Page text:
Wasted Intellectual Capital
Today’s email systems haven’t kept up with the way office workers use them for knowledge work
A major shortcoming of enterprise email systems today is that they lack integrated knowledge sharing features to support the on-demand discovery of knowledge and business know-how buried in emails. This is valuable intellectual capital – corporate treasure no less.
How is it wasted?
Today’s email systems are still closed channel 'push' communication systems. ‘Closed channel’ communication means the payload gets pushed from point to point (from one to n), and after that each recipient handles the message differently: some delete it; some archive it in one of often more than a 100 folders; some can’t decide which folder to put it in so they make copies and store redundant information in multiple folders; and some may even eventually read it!
‘Push’ means that the recipients don’t have a choice as to what comes to them – the sender decides and so often CCs distribution lists or multiple contacts just in case they may be interested, or need to refer to it sometime in the future because of embedded knowledge or know-how.
But what about stakeholders who are not on the recipient list? Or people who join teams or projects after a lot of knowledge has been transferred via email? Or people who’ve deleted the messages or simply give up searching for it due to the sheer volume of irrelevant results they have to manually decipher?
Also, due to the increasing mobility of knowledge workers, organizations suffer when employees take their knowledge and business intelligence with them. This represents valuable intellectual capital that is routinely wasted, at least from the employer’s perspective.
Wouldn’t it be great if your email system supported a seamlessly integrated collaborative knowledge sharing solution that:
- allowed senders to publish non-private informational messages to a knowledge repository?
- classified the content in the knowledge repository by tags instead of forcing it into a predetermined corporate hierarchy?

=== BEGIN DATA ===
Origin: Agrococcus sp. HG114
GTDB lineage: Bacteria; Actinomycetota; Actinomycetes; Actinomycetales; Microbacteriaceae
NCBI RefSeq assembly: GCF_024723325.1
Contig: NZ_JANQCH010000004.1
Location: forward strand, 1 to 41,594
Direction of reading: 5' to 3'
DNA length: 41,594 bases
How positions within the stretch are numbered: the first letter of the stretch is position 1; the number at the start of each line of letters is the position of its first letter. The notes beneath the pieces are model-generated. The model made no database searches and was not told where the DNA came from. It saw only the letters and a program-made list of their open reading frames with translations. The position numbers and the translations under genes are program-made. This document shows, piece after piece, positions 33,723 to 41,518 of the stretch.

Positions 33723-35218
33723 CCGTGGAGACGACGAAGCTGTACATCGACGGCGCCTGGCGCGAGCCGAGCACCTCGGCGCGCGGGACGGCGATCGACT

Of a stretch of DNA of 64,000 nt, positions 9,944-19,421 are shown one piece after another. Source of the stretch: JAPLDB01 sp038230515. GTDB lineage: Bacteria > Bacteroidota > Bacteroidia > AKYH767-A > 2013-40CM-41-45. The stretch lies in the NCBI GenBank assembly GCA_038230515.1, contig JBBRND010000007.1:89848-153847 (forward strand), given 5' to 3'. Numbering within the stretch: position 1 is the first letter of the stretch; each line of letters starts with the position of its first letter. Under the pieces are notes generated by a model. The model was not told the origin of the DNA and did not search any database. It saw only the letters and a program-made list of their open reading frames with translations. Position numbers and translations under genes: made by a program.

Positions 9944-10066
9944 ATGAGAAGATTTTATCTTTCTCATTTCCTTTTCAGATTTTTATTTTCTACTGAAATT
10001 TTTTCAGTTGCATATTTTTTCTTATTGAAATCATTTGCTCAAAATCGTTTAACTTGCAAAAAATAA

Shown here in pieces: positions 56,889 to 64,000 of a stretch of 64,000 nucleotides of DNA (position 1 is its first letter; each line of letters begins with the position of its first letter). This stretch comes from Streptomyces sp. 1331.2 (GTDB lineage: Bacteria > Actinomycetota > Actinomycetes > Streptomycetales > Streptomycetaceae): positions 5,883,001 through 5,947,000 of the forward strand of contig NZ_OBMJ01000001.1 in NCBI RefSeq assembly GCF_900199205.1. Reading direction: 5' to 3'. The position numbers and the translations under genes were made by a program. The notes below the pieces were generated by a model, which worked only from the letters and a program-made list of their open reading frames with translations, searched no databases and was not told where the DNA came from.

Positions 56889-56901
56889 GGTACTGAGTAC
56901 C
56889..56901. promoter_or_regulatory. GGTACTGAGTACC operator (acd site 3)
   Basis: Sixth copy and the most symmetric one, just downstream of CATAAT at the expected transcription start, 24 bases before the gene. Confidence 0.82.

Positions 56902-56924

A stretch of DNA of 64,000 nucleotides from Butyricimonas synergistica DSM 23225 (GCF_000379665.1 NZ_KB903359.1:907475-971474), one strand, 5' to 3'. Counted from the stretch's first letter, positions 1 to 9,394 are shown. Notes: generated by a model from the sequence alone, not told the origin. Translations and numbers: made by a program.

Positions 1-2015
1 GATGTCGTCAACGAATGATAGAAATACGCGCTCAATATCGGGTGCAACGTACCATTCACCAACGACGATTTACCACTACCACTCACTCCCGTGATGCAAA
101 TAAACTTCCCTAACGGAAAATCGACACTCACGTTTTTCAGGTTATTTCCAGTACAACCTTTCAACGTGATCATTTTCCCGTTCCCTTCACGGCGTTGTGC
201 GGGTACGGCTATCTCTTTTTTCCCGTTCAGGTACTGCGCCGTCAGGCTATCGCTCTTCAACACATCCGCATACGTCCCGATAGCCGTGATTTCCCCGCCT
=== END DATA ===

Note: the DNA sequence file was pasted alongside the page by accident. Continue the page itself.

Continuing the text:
- supported ad-hoc author generated tags, shared group tag collections, as well as machine tags generated by artificial intelligence (“semantic tags”)?
- allowed group users to search the content in the Knowledge Store from within their everyday email client as well as over the Internet from any browser on computer from any location?
- provided fast, relevant search results with built-in tag pruning to quickly “find” instead of “search”?
- allowed group users to subscribe to incoming group content, either by email or RSS, based on powerful user defined queries so that the recipients can decide when and what they receive in their inbox instead of the sender deciding for them ('pull' instead of 'push')?
- made available on-demand knowledge discovery from corporate archives
- provided a Knowledge Store analytical dashboard to show interesting and useful metrics to support collective intelligence
- revealed knowledge locked in emails, and allowed expertise to be extracted?
- ultimately simplified transfer of knowledge and business know-how!
The solution to the email knowledge waste problem does not require abandoning email – there will always be the need for the reliable closed channel system of existing email systems for private one-to-few communication.
The solution requires extending existing email systems with an open
collaborative knowledge sharing platform such as Taglocity. Taglocity
compliments existing email systems and it does so without forcing users
to rewire their brains and leave their comfort zone which in turn leads
to enthusiastic user adoption.